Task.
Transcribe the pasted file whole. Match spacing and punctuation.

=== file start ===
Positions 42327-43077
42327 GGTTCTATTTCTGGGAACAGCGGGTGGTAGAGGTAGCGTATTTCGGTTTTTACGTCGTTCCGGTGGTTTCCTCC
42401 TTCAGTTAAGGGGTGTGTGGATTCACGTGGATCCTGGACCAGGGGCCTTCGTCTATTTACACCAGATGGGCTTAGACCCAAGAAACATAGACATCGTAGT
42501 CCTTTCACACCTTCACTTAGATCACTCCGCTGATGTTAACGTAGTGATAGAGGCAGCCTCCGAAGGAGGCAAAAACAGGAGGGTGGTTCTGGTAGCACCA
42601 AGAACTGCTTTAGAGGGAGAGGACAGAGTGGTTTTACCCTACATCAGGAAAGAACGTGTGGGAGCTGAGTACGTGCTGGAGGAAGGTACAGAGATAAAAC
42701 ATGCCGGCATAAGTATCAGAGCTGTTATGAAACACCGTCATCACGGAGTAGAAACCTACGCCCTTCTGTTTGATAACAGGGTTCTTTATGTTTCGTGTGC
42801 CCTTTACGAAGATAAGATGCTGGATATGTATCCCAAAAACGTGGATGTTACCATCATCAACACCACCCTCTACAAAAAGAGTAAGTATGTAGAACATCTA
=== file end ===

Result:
Positions 42327-43077
42327 GGTTCTATTTCTGGGAACAGCGGGTGGTAGAGGTAGCGTATTTCGGTTTTTACGTCGTTCCGGTGGTTTCCTCC
42401 TTCAGTTAAGGGGTGTGTGGATTCACGTGGATCCTGGACCAGGGGCCTTCGTCTATTTACACCAGATGGGCTTAGACCCAAGAAACATAGACATCGTAGT
42501 CCTTTCACACCTTCACTTAGATCACTCCGCTGATGTTAACGTAGTGATAGAGGCAGCCTCCGAAGGAGGCAAAAACAGGAGGGTGGTTCTGGTAGCACCA
42601 AGAACTGCTTTAGAGGGAGAGGACAGAGTGGTTTTACCCTACATCAGGAAAGAACGTGTGGGAGCTGAGTACGTGCTGGAGGAAGGTACAGAGATAAAAC
42701 ATGCCGGCATAAGTATCAGAGCTGTTATGAAACACCGTCATCACGGAGTAGAAACCTACGCCCTTCTGTTTGATAACAGGGTTCTTTATGTTTCGTGTGC
42801 CCTTTACGAAGATAAGATGCTGGATATGTATCCCAAAAACGTGGATGTTACCATCATCAACACCACCCTCTACAAAAAGAGTAAGTATGTAGAACATCTA